17 17 Example Leadership Team Members Central Office Administrators Building Principals Coordinators Department Heads Special Education Staff Members

18 18 Plan Development: Analysis of Activities For each of the four activities: Individualized instruction Consultative services and other collaborations among staff Attendance at IEP meetings and other staff conferences Paperwork and reporting Address the following: Activity description Current staffing Assessment Recommendation (if any)

19 19 Individualized Instruction Components/Factors Definition Data Collection

20 20 Individualized Instruction: What is it? Instruction of each individual student based on his/her unique learning style One of the key tenets of special education. The specific instruction and types of services provided to the student are tailored to fit the student and wholly depends on the educational needs of the student. Curriculum content and instructional materials, media, and activities designed for individual learning. The pace, interests, and abilities of the learner determine the curriculum. What is Individualized Instruction? M. R. Salser (Educational Research Associates, Inc.)

21 21 Individualized Instruction Examples of Components/Factors to Consider IEP direct service minutes Intensity of service delivery Severity of student needs Interventions Master & building schedules Individual schedules Sample Definition: Individualized instruction is the amount of student contact time needed to provide instructional services which meet the individual needs of each student.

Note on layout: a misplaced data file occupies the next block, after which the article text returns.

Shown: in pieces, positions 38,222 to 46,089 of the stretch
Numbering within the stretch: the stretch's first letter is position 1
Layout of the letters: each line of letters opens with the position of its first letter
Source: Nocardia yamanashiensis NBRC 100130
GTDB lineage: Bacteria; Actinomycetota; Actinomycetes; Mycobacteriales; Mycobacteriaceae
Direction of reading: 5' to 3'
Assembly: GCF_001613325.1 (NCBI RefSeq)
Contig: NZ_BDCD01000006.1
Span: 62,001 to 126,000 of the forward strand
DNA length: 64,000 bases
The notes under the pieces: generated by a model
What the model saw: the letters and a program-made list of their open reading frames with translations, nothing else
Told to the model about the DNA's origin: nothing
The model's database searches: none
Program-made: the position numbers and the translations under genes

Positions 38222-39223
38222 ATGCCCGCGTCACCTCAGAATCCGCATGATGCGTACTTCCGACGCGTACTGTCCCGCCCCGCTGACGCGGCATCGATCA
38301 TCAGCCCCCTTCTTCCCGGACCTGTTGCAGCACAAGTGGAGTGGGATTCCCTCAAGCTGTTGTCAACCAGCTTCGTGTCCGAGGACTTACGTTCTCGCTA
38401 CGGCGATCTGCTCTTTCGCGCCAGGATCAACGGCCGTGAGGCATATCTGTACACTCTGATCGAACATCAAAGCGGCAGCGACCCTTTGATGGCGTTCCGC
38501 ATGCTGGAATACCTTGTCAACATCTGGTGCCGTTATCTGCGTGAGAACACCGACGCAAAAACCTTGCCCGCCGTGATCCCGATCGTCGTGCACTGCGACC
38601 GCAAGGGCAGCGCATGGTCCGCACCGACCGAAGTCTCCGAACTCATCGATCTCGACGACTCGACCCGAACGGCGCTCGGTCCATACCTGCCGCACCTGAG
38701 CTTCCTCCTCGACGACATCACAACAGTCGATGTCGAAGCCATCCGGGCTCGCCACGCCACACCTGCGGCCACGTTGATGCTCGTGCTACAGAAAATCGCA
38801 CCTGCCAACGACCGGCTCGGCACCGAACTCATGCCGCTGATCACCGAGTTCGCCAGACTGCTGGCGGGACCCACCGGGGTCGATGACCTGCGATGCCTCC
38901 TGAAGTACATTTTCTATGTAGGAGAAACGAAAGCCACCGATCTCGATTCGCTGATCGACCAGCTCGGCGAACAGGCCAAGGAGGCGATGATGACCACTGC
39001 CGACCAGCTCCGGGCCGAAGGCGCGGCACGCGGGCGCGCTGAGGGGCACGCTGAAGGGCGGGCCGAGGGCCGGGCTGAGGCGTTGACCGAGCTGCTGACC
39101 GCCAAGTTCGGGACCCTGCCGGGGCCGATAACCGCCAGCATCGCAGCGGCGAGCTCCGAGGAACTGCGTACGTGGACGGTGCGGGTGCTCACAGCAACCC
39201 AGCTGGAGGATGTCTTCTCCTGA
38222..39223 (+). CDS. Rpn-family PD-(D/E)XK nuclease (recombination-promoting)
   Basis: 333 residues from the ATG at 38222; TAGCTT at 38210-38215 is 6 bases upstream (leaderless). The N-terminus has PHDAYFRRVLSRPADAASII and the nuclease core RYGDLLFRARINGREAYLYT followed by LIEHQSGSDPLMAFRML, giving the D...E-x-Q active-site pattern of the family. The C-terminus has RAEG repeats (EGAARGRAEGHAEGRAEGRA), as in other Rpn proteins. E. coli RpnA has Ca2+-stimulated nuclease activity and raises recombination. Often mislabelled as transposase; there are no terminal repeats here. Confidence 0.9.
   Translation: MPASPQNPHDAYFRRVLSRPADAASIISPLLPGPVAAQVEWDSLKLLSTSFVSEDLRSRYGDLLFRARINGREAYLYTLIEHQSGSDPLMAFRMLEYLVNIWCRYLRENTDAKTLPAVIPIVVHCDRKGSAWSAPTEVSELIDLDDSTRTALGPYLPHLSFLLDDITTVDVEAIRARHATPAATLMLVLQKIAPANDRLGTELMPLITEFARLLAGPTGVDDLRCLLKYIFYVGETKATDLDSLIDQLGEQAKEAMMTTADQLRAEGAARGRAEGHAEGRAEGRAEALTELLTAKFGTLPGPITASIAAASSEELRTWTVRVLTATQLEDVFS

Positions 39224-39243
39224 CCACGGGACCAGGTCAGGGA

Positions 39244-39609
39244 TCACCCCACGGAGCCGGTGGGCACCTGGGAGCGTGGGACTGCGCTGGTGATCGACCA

22 22 Individualized Instruction Example of Work Load Plan Language (from NSSEO): Individualized instruction is the amount of instructional services needed to meet the unique needs of each student and/or the unique instructional delivery system in each program. The amount of direct service minutes delineated on each students IEP will be taken into account, as will the intensity of services needed and/or the severity of the students disability as delineated on each students IEP.

23 23 Individualized Instruction: Data Collection Example Data collected yearly Data sources may include but are not limited to: IEP minutes Individualized schedules Master schedules Class size Service delivery models